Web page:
Posted with permission from Breaking Energy

There seems to be a clear trend brewing in the United States about a transition to clean energy, and it is starting in the towns we live in. 

The ongoing quest to reach 100% renewable energy is slowly accumulating support. This past week, the first cities in Wisconsin and Louisiana have committed to transitioning to 100% renewables, following city council votes.

Madison, Wisconsin and Abita Springs, Louisiana are not alone in this transition by any means. Across America, there are now 25 cities who have committed to the same goal. From San Diego, California to Salt Lake City, Utah to Georgetown, Texas, cities across the country are putting their faith behind renewable energy.

Madison is the biggest city in the region to commit to such a plan, which also includes targets of net-zero carbon emissions. The city council vote unanimously supported the resolution, which allocates $250,000 to this goal. However, the quarter of a million dollars will be spent simply on developing the roadmap to reach these goals. The plan should be completed by January 18th, 2018 and will include target dates, interim milestones, budget estimates and expected financial impacts.

Given that it will take a quarter of a million dollars and 9 months to merely find out how much the proposal will actually cost, it is unclear how long it will be before the city actually accomplishes what it unilaterally voted for.

Common Council Alderman Zach Wood says that his city is confident in its commitment and is determined to pioneer the movement away from fossil fuels, which “threaten our health and environment.”

In Abita Springs, Louisiana, the city council also reached a unanimous vote. The city’s goal includes a target date of December 31st, 2030, at which 100% of the town’s electricity will be from renewable sources.

The Sierra Club, an environmental organization, was quick to address the bipartisan support demonstrated by these two series of votes from the politically polar municipalities. For instance, on Election Day, 70% of supporters in Madison, Wisconsin supported Hillary Clinton. In the parish that Abita Springs, Louisiana is located, 75% of voters supported Donald Trump. The Republican mayor of Abita Springs, Greg Lemons, even vocalized his support, saying that the transition is necessary for the environment and the economy.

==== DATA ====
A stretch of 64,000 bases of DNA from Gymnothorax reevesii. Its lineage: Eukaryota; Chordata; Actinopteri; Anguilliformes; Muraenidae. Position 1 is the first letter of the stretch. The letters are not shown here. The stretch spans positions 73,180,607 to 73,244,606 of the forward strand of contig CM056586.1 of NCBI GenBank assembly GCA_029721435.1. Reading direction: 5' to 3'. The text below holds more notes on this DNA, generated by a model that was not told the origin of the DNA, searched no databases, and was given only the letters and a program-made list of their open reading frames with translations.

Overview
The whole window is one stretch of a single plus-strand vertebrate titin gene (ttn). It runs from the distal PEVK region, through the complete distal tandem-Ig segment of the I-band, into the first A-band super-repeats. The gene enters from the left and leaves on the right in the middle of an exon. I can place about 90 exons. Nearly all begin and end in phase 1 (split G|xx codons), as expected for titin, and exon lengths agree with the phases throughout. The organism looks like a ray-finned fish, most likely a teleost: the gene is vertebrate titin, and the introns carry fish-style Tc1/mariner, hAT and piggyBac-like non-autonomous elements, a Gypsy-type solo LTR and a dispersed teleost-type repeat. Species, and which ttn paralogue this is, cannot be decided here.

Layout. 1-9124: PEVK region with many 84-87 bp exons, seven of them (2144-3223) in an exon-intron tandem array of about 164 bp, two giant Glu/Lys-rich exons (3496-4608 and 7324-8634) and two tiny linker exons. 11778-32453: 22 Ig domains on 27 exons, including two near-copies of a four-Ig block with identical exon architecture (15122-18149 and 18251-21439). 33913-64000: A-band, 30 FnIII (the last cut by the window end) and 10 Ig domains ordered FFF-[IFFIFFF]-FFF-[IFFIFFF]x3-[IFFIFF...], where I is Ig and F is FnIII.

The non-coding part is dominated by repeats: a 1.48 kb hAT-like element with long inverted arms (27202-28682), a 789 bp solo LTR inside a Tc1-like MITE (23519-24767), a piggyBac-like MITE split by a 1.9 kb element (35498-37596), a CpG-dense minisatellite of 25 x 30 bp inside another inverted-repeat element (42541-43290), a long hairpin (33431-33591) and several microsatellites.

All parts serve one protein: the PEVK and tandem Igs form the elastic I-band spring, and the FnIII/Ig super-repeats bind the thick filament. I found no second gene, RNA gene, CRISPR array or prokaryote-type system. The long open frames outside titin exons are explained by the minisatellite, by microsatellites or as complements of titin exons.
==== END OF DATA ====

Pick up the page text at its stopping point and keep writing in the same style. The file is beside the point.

The Abita Committee for Energy Sustainability echoed these notions, referring directly to the fact that Louisiana is dominated by oil interests. The dominance of oil, however, has not stopped the community from boasting a solar-powered brewery, nor from seeking other avenues to apply renewables technology. The committee also believes the proposal will help the city economically while protecting the “legendary” clean water and air.

According to a 2016 Gallup poll, for the first time even a majority (51%) of Republicans and right-wing independents support alternative energy strategies. This is up from the previous high of 46% in 2011. The transitions by these localities will likely become more prevalent but also more difficult as President Trump acts upon his pro-fossil fuel policies and removes funding from environmental agencies.

The Solutions Project is a group whose goal is to make clean energy more easily accessible and affordable. They are encouraging local communities and governments to commit to transitioning their energy infrastructure to renewables.

A study published by the group provides details concerning how each state can capitalize upon their own unique resources to source renewable energy. The proposal affirms that these transitions would help fight climate change, save lives by eliminating air pollution, stabilize electricity prices, and create jobs in the fast growing renewable energy sector.